Journal article

Negotiating the turbulent boundary: the challenges of building a science-management collaboration for landscape-scale monitoring of environmental flows

J Angus Webb, Michael J Stewardson, Yung En Chee, E Sabine G Schreiber, Andrew K Sharpe, Michael C Jensz



With drought and climate change leading to increased water scarcity at a time of increasing consumptive demand, the provision of environmental flows is a potentially divisive issue. Demonstrating the ecological effects of environmental flows is thus important for supporting policy and management decisions. We describe the development of a multi-basin monitoring and assessment program for environmental flows in Victoria, Australia. We examine the challenges associated with negotiating the turbulent boundary between water science and water management when building a partnership between multiple partners with differing priorities, expectations and responsibilities. We describe the mistakes made..

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Funding Acknowledgements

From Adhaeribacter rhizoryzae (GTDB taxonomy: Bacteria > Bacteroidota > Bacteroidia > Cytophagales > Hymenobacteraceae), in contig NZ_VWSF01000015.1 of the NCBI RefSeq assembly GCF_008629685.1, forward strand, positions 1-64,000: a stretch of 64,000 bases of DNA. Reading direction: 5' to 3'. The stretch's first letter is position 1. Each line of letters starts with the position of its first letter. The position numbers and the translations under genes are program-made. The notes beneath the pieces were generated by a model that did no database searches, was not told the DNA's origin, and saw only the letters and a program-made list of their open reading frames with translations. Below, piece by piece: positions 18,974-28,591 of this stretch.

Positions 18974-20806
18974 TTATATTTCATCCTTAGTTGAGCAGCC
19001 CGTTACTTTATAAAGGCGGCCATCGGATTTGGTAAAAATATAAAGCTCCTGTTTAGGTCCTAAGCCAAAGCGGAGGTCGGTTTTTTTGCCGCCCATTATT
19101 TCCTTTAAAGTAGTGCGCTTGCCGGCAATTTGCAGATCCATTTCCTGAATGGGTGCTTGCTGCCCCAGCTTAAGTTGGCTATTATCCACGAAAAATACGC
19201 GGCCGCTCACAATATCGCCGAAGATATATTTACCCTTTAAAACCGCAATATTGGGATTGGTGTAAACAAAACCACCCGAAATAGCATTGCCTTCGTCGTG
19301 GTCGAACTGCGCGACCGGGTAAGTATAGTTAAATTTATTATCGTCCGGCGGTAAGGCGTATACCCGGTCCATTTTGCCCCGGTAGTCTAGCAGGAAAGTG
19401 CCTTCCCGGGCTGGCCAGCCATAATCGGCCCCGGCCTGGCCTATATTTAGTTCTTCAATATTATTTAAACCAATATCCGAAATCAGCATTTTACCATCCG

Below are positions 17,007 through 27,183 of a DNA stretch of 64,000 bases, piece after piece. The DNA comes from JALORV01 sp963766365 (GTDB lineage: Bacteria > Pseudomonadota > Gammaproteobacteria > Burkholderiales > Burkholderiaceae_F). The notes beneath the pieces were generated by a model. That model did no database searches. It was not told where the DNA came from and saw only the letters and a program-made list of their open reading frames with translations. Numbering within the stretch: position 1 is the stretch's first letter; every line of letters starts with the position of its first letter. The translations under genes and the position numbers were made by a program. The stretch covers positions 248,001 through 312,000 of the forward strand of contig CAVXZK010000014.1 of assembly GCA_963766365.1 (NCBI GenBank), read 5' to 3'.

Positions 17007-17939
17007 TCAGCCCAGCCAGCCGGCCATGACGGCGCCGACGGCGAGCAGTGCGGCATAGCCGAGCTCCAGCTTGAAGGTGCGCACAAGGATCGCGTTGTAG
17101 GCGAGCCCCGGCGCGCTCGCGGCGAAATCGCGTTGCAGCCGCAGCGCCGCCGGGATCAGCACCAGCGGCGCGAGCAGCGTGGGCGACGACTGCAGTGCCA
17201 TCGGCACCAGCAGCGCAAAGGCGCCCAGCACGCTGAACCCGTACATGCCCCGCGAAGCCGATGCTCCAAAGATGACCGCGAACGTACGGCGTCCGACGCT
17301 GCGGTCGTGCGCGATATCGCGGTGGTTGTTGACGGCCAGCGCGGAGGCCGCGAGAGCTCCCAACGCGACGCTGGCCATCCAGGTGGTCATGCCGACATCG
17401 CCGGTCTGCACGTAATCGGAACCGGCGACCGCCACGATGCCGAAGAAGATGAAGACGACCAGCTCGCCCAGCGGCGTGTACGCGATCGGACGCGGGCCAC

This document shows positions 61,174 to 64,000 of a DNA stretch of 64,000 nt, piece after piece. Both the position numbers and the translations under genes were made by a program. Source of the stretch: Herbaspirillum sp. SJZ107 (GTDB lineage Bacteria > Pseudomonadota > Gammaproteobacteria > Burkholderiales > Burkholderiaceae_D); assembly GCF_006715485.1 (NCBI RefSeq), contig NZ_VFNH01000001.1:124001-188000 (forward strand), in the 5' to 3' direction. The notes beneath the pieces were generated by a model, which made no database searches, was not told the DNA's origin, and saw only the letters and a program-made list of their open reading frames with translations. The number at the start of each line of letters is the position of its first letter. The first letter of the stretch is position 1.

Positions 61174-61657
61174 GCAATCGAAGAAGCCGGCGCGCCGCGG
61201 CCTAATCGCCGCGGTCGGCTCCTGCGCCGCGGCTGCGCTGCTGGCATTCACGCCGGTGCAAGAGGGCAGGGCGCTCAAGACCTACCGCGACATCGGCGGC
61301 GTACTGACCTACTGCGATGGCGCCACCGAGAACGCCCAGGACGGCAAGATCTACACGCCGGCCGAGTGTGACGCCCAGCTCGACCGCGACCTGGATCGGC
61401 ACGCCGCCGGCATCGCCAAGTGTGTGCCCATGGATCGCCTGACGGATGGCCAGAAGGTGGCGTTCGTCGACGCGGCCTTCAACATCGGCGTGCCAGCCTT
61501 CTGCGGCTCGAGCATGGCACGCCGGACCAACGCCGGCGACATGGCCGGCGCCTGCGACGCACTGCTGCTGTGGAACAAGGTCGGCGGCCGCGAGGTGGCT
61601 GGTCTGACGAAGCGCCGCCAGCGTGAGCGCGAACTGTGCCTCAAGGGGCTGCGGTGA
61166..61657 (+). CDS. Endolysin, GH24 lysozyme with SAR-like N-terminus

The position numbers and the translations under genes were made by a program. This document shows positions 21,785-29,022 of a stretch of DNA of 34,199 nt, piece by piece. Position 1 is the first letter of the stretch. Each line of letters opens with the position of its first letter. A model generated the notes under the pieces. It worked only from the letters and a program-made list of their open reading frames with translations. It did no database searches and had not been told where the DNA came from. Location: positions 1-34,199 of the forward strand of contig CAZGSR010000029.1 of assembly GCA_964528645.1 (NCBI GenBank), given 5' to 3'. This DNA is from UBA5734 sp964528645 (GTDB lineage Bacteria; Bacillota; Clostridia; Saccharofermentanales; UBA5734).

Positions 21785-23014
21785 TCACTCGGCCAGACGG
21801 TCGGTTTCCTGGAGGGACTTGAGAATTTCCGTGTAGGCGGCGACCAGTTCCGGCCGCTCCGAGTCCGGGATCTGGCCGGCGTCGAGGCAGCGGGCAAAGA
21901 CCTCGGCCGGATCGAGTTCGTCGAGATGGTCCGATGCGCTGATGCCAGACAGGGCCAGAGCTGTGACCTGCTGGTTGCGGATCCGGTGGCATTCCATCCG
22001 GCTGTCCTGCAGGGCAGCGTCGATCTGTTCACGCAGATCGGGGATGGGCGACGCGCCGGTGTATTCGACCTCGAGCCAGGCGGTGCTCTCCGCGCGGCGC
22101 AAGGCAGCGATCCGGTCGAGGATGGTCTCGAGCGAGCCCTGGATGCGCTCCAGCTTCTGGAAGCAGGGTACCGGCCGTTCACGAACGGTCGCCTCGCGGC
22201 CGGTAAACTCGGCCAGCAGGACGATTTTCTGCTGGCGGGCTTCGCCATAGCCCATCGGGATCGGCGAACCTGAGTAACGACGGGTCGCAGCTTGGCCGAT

VEFMAP could never have got off the ground without the strategic leadership of Jane Doolan and Paul Bennett from DSE. Peter Cottingham also played an integral role in the early stages of the program. We thank the scientific panel (Gerry Quinn, Angela Arthington, Mark Kennard, Barbara Downes, Alison King, Wayne Tennant) and other experts (Leon Metzeling, Terry Hillman, Jane Roberts, Paul Boon, Geoff Earl) for their careful oversight; and the EWR officers, without whom VEFMAP would just be a plan. VEFMAP is funded through a variety of channels, including DSE (Our Water Our Future), the CMAs and the eWater CRC. Y.E.C. was also supported by ARC Linkage grant LP0667891. Finally, we thank Moya Tomlinson, Darren Ryder, Andrew Boulton and an anonymous reviewer for their careful review of this manuscript, and Beth Wallis for producing Fig. 4.